DP16201 The Trade Impact of the Covid-19 Pandemic
|Author(s):||Xuepeng Liu, Emanuel Ornelas, Huimin Shi|
|Publication Date:||May 2021|
|Date Revised:||May 2021|
|Keyword(s):||China, COVID-19, lockdown, stringency, Trade Flows|
|Programme Areas:||International Trade and Regional Economics|
|Link to this Page:||cepr.org/active/publications/discussion_papers/dp.php?dpno=16201|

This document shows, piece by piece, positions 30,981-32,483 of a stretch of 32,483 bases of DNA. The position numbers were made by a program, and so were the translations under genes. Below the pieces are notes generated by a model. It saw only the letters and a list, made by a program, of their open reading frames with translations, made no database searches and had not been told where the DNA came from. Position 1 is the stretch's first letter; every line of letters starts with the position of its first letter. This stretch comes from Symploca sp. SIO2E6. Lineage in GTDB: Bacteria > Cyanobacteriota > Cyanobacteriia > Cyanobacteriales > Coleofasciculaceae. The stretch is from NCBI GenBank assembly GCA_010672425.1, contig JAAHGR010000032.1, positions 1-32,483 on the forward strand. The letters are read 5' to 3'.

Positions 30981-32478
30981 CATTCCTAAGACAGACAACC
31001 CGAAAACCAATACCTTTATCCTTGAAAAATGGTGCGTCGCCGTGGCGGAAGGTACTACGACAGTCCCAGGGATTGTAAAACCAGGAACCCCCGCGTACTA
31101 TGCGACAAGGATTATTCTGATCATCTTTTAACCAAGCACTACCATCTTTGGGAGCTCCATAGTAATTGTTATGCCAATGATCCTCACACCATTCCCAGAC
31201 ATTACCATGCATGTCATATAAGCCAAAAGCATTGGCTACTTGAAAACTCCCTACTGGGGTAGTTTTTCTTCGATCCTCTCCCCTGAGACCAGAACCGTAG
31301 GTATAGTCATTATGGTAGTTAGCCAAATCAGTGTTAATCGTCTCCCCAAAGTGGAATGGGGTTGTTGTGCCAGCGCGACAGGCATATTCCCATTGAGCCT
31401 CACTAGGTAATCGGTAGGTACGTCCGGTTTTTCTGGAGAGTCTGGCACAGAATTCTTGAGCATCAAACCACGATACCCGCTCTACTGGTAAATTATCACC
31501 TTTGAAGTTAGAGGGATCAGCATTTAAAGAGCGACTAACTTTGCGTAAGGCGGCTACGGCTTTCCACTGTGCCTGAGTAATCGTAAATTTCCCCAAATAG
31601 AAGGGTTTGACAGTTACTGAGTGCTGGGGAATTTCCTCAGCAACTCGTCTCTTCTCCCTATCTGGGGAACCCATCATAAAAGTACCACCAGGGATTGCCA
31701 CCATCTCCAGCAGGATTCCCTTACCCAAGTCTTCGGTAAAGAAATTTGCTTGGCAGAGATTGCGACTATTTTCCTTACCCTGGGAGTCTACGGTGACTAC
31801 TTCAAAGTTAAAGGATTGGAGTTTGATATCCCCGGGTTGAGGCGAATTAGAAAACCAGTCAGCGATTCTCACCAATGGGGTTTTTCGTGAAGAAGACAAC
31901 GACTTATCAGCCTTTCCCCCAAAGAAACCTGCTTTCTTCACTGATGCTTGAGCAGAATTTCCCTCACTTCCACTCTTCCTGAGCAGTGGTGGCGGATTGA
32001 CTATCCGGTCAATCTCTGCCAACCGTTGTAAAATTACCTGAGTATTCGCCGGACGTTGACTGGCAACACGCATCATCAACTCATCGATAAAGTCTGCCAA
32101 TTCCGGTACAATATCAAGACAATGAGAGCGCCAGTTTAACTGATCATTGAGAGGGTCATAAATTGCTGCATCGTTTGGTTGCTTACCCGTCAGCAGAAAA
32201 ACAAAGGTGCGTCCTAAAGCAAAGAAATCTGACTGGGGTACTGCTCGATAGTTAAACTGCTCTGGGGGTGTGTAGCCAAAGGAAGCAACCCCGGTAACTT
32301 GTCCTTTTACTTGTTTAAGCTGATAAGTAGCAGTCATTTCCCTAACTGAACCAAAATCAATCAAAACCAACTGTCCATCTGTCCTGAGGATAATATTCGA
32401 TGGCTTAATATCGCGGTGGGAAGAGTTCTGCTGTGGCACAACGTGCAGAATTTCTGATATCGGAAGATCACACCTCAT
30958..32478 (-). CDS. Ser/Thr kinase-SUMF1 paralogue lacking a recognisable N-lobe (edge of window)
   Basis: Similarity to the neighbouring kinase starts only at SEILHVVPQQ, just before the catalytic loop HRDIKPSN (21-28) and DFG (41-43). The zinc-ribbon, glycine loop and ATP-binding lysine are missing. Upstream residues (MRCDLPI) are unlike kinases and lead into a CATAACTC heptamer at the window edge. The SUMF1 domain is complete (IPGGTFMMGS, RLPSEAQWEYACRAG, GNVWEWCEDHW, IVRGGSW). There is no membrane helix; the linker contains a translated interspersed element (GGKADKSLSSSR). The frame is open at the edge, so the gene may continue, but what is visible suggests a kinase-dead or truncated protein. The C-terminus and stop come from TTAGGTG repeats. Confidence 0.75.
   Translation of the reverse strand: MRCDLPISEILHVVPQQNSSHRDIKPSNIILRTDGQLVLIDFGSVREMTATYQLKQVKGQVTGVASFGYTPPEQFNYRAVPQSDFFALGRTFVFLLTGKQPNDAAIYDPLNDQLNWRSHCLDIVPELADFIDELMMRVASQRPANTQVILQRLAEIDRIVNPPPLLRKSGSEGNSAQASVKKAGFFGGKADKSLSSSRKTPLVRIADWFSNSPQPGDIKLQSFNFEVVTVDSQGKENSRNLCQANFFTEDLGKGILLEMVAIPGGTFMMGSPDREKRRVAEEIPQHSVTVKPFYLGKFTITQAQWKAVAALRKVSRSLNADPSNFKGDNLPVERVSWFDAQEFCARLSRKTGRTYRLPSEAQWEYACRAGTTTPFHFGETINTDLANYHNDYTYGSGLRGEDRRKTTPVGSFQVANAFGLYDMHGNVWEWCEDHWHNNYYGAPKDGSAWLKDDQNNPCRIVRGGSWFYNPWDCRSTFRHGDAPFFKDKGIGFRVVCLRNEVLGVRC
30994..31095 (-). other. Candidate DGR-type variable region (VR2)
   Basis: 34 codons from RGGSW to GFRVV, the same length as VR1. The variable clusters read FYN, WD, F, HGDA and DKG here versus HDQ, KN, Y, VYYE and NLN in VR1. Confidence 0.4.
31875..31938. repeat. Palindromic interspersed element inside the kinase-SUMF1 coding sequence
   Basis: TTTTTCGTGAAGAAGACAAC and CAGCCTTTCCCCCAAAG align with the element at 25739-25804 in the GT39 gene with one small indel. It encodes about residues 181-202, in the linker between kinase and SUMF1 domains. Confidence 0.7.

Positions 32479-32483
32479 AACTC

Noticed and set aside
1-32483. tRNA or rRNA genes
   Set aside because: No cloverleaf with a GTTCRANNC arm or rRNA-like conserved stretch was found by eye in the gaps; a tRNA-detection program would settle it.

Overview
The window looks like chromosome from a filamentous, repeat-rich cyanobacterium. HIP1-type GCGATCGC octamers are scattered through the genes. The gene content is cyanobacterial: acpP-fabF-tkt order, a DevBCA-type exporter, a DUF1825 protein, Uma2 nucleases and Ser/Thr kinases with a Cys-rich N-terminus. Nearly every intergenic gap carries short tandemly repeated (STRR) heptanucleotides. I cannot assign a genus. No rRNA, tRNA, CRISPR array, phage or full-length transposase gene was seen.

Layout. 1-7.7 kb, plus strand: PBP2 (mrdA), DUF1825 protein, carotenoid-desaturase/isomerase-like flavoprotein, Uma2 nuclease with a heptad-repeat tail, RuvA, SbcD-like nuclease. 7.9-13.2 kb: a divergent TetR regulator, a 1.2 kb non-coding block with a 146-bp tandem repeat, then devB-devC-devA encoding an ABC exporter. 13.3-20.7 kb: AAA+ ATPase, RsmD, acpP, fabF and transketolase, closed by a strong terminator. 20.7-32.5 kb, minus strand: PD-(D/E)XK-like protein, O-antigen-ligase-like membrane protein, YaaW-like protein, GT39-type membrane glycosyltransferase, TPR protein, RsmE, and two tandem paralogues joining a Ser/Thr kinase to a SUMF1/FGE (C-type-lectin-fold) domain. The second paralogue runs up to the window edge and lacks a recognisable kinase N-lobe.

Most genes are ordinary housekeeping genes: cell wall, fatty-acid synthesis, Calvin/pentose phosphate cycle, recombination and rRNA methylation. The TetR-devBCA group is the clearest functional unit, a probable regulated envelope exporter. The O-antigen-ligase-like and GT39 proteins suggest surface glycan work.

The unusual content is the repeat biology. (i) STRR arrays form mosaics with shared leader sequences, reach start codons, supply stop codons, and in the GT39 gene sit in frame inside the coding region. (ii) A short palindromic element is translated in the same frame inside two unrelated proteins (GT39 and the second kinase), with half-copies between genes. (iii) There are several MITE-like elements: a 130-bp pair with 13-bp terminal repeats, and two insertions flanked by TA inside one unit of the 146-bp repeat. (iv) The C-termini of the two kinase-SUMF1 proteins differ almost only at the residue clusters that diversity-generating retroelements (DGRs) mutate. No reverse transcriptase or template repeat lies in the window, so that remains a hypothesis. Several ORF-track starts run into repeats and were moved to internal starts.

Using a gravity-like approach, we study how Covid-19 deaths and lockdown policies affected countries' imports from China during 2020. We find that a country's own Covid-19 deaths and lockdowns significantly reduced its imports from China, suggesting that the negative demand effects prevailed over the negative supply effects of the pandemic. On the other hand, Covid-19 deaths in the main trading partners of a country (excluding China) induces more imports from China, partially offsetting countries' own effects. The net effect of moving from the pre-pandemic situation to another where the main variables are evaluated at their 2020 mean is, on average, a reduction of nearly 10% in imports from China. There is also significant heterogeneity. For example, the negative own effects of the pandemic vanish when we restrict the sample to medical goods and are significantly mitigated for products with a high "work-from-home" share or a high contract intensity for products exported under processing trade, and for capital goods. We also find that deaths and lockdowns in previous months tend to increase current imports from China, partially offsetting the contemporaneous trade loss, suggesting that trade is not simply "destroyed," but partially "postponed."